If the market stumbles these 4 stocks could take a tumble

It can be sensible to avoid owning significantly over-priced stocks, particularly if a market correction is imminent.

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Investors are rightly cheering the U.S. market hitting a new all-time high and likewise the S&P/ASX 200 Index (Index: ^AXJO) (ASX: XJO) clawing its way back to levels last seen in mid-2008 before the worst of the Global Financial Crisis (GFC) set in. However as markets grind higher, it is important for investors to re-evaluate if any stocks in their portfolios have run too hard and are now expensive. This is an important consideration as investors who own overpriced stocks don’t leave themselves much room for error which can become particularly evident should the market enter a correction phase.

Recently the Head of Australian Equities, David Poppenbeek, from listed fund manager K2 Asset Management Holdings Ltd (ASX: KAM), highlighted that valuation risk amongst what he termed the “market darlings” was increasing. These “darlings” have attributes such as predictable free cash flows, high returns on capital, significant barriers to entry, and profit momentum well above peers. These appealing attributes have pushed the average of next year’s price-to-earnings (PE) ratio of the group out to 26.4, which is more than 70% higher than the wider market.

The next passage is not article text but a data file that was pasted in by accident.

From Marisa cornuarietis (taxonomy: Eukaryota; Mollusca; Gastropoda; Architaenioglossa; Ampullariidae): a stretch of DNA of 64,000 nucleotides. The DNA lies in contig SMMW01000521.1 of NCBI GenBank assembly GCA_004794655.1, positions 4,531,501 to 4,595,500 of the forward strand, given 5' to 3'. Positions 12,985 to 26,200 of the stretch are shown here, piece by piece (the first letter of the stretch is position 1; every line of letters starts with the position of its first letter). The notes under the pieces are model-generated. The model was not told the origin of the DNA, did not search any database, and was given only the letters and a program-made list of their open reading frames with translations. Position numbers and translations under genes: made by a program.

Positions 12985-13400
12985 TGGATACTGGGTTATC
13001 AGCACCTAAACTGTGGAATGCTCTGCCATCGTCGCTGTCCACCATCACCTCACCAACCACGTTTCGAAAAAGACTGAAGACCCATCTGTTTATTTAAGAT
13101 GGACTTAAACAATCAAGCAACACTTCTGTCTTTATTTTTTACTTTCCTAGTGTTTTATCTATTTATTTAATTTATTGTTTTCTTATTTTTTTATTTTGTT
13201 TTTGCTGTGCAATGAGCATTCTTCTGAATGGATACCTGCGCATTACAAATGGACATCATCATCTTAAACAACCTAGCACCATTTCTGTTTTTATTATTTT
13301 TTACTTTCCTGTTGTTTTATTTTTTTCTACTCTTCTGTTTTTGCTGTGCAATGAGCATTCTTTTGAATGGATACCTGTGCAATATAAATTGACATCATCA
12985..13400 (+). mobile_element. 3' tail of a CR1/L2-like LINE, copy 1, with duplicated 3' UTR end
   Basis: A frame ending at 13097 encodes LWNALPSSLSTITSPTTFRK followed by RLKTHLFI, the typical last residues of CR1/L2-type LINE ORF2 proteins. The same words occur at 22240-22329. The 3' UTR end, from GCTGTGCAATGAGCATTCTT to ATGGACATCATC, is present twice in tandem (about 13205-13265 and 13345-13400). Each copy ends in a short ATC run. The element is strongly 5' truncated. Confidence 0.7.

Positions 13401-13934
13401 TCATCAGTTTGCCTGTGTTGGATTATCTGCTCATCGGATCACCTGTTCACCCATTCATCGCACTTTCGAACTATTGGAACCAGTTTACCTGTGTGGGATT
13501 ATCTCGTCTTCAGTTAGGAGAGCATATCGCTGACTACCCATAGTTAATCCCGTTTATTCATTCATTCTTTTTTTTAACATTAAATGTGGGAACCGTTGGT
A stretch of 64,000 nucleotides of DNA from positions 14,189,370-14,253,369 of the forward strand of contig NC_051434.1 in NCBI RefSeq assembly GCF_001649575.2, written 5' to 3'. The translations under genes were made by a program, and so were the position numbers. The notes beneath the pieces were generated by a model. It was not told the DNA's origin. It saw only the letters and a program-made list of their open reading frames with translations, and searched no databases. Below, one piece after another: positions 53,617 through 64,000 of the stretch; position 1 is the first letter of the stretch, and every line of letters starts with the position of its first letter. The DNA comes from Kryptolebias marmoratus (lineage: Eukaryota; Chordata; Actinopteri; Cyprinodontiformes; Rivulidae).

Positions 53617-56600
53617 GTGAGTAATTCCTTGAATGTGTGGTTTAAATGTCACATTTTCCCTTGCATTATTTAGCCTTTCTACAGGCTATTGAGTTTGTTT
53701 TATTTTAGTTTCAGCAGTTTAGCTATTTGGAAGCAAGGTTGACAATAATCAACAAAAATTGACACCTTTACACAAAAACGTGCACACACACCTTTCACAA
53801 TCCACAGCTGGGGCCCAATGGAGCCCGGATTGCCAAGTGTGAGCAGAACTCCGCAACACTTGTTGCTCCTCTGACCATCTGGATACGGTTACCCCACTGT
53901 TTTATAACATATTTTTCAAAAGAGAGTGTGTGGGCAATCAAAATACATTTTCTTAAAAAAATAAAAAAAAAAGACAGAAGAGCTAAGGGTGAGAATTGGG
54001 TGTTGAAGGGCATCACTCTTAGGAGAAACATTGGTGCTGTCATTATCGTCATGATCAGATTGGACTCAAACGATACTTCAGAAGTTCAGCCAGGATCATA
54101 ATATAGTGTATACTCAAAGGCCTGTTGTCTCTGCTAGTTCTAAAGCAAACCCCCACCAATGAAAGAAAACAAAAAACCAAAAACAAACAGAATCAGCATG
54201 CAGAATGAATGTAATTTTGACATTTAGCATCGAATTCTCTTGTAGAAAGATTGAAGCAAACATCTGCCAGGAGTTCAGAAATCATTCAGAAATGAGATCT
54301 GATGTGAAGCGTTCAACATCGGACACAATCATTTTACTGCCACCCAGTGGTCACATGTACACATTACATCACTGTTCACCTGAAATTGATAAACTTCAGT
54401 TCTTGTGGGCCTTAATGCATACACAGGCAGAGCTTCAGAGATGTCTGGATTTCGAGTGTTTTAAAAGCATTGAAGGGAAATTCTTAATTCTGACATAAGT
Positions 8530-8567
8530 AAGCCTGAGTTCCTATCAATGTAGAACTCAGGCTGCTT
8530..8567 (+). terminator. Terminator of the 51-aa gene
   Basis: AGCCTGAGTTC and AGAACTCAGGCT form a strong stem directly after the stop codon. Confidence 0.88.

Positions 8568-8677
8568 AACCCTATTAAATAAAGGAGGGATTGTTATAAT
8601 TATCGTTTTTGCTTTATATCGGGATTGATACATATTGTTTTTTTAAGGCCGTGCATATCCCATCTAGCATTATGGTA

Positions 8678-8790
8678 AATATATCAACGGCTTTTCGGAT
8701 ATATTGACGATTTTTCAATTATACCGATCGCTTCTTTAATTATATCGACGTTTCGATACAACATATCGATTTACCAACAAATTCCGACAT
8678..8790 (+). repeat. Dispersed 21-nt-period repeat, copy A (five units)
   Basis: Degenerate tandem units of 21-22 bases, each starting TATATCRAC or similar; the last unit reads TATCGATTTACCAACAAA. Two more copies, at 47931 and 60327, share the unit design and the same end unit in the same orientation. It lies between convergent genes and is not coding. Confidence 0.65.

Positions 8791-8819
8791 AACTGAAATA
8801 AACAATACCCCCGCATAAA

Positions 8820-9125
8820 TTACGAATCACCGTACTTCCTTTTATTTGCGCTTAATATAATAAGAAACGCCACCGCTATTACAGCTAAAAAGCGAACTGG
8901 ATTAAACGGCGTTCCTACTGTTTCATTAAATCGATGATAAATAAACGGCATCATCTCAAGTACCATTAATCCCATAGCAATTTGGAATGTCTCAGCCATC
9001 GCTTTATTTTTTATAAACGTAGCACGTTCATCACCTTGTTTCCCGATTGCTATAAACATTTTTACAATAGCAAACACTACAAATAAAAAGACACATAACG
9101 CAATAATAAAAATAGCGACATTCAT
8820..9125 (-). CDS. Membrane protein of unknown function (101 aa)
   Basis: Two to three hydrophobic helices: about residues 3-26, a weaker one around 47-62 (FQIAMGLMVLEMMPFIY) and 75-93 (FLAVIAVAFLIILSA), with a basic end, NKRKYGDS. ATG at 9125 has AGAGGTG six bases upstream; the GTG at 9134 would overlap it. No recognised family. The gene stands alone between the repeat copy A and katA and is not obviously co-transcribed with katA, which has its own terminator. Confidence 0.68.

Poppenbeek goes on to point out that pre-GFC this group traded on a PE of 22.1, which at the time was a 26% premium to the wider market. However during the GFC these “darlings” fell sharply and were de-rated to an average PE multiple of 14.5.

So what are some of the companies that Poppenbeek singles out to be wary of? REA Group Limited (ASX: REA), Ramsay Health Care Limited (ASX: RHC), CSL Limited (ASX: CSL) and Platinum Asset Management Limited (ASX: PTM) all rate a mention.


Foolish takeaway

On the issue of a market correction, recent data has highlighted that on a number of metrics this bull market is starting to look a little long in the tooth. Last night’s 1.4% fall in the Dow Jones adds to the recent volatility and the concern that a market correction could be imminent. While a correction doesn’t mean anything like the GFC is about to occur, or that investors should necessarily sell the above mentioned stocks, it could be worth investors taking the time to consider the downside risks in their portfolio.

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Motley Fool contributor Tim McArthur does not own shares in any of the companies mentioned in this article.

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